September is National Preparedness Month. This is a great time to review your personal emergency preparedness and confirm the adequacy of the insurance coverage protecting you and your assets.
The global COVID-19 pandemic and wildfires raging in the West are grave reminders that the weather forecast can’t always predict coming catastrophes. Disasters can strike without warning so it’s important to be prepared at all times. Check Ready.gov for a comprehensive list of ways to improve your readiness. Proper insurance coverage is a crucial element of every preparedness plan.
Key Insurance Questions to Review and Discuss with Your Insurance Agent
To build a strong safety net of protection, your insurance agent needs to have all the information about your potential exposures. Here are some key questions to discuss with your agent:
- Are any of my properties located in an area susceptible to flood, earthquake, hurricanes, mudslides, tornadoes or wildfires?
- Have I made any home improvements that could increase the value of my property?
- Have I added any features to my home such as an underground pool, elevator, or entertainment room?
- Is my agent aware of all my fine art, firearms, collectibles and jewelry?
- Has the value of my vehicles changed?
- Have I purchased new assets such as electronics or recreational vehicles in the last year?
- Are any of my vehicles or homes rented, shared or used for business purposes?
- Has my family structure changed? (For example: new baby, adoptions, kids going to college, retirement)
Electronic Documentation to Prepare
Store key documents, photos and information about your assets in a home inventory app, or in the cloud so they are safe from fire and theft and can be accessed from anywhere if a disaster requires you to leave your home.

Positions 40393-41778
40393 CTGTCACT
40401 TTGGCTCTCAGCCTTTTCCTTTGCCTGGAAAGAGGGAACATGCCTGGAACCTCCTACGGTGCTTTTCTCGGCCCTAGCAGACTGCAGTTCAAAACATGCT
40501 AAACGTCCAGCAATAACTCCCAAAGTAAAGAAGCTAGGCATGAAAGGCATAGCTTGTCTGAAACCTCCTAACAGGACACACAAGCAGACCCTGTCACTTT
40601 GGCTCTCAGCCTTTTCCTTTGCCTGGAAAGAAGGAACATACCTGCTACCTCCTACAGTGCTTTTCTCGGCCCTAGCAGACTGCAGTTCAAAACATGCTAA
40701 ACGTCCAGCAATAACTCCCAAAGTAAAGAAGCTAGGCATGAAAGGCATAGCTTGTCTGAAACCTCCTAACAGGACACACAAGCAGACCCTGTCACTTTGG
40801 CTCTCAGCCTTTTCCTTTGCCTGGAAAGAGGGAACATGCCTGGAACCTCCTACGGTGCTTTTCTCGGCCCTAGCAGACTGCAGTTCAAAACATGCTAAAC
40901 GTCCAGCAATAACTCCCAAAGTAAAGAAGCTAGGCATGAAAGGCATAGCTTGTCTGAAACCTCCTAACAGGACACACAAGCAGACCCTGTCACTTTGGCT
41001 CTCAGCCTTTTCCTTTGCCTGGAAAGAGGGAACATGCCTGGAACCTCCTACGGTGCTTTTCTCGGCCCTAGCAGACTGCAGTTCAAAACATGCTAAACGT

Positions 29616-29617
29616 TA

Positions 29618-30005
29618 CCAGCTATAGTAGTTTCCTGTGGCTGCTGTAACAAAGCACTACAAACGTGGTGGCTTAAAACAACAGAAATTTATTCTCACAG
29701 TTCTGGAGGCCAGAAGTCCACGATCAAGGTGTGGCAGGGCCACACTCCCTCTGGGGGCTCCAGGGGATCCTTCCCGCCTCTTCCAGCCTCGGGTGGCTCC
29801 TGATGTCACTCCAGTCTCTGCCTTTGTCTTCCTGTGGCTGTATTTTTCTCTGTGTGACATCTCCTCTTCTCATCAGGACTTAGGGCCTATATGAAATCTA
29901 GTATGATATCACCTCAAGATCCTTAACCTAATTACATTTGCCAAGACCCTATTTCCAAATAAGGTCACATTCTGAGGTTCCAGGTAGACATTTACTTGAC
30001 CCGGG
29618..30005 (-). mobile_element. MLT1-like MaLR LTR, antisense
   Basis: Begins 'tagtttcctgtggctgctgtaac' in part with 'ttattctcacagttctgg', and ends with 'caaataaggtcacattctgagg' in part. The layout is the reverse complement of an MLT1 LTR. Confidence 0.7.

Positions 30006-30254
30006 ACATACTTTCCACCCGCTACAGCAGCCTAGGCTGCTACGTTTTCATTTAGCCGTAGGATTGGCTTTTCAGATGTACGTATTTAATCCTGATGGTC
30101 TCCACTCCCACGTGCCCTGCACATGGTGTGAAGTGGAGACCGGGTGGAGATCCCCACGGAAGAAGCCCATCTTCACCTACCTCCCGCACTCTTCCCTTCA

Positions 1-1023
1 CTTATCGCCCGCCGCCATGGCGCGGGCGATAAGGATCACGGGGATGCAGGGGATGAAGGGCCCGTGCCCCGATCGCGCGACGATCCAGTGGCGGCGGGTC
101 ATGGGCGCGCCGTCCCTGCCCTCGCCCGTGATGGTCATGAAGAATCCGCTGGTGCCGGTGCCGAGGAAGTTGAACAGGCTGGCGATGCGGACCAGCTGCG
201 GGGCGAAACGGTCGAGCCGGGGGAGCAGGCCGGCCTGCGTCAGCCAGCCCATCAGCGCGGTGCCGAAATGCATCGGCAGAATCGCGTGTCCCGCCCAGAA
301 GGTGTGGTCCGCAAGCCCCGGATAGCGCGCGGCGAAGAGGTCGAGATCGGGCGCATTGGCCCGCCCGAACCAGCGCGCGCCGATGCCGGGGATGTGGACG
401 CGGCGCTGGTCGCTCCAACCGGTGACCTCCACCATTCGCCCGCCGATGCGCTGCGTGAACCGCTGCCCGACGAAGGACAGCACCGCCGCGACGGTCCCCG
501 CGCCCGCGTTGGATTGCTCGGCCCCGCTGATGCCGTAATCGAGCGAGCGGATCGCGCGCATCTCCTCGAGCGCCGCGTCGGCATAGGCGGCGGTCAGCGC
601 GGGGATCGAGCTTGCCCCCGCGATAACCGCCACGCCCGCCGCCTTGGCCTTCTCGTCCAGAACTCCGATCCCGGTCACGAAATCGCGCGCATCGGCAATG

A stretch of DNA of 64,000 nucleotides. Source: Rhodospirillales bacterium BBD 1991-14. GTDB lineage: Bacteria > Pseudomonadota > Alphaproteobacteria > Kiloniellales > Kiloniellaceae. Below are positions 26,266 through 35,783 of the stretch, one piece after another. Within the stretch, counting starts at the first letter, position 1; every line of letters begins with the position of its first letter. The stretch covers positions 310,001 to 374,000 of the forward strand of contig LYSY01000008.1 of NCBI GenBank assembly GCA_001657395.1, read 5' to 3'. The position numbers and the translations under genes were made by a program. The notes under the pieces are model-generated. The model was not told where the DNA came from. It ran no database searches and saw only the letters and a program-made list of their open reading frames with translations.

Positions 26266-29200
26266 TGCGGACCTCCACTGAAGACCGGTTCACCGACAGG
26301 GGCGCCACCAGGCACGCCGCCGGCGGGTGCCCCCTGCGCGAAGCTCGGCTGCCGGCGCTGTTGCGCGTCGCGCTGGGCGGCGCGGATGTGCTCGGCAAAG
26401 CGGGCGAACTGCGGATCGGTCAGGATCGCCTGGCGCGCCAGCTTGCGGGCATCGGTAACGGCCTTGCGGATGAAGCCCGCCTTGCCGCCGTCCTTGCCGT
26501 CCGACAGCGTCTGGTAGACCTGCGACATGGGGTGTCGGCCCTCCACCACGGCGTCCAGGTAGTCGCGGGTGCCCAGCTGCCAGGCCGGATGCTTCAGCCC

Check your homeowners insurance policyholder app to see if it includes a home inventory tool. If not, there are several inexpensive options available online. Your electronic documentation should include:
- Appraisals, photos, and itemized statements for your fine arts, collectibles, and jewelry.
- Appraisals, photos, and itemized statements for any exotic, modified, or restored automobiles that have a different value than the original purchase price.
- Receipts, photos, and documentation of personal property inside the home and any renovations done to the structure. Don’t forget about your garage and outdoor entertainment spaces/structures.
While some things cannot be replaced like your grandmother’s cookbooks or old family photos, we want to make you as whole as possible on the other side of a disaster.
These steps may seem tedious but in the event of a loss, but they are crucial in helping you recover quickly. Creating a complete inventory now will make the claims process much easier later, at a time when you are likely to be stressed.
Small Business Considerations
If you own a small business, you will need to take a few more steps.
- If you work out of your home, make sure to tell your insurance agent, so that office assets can be properly covered.
- If you have an offsite business location, it may have the same vulnerabilities as your home and will require the same type of electronic inventory and asset documentation.
- Another big concern during a loss to a business is business income and extra expense. This coverage pays for any ongoing expenses you may have while your business is shut down due to a loss. This coverage could cover payroll, a temporary office, utilities, lease payments, and rental equipment to maintain business operations.
Complete Your Annual Coverage Checkup Now
We are here to help you protect the life you’ve worked so hard to build. Please contact us anytime for a review of your homeowners, auto, flood, earthquake, and/or business coverage.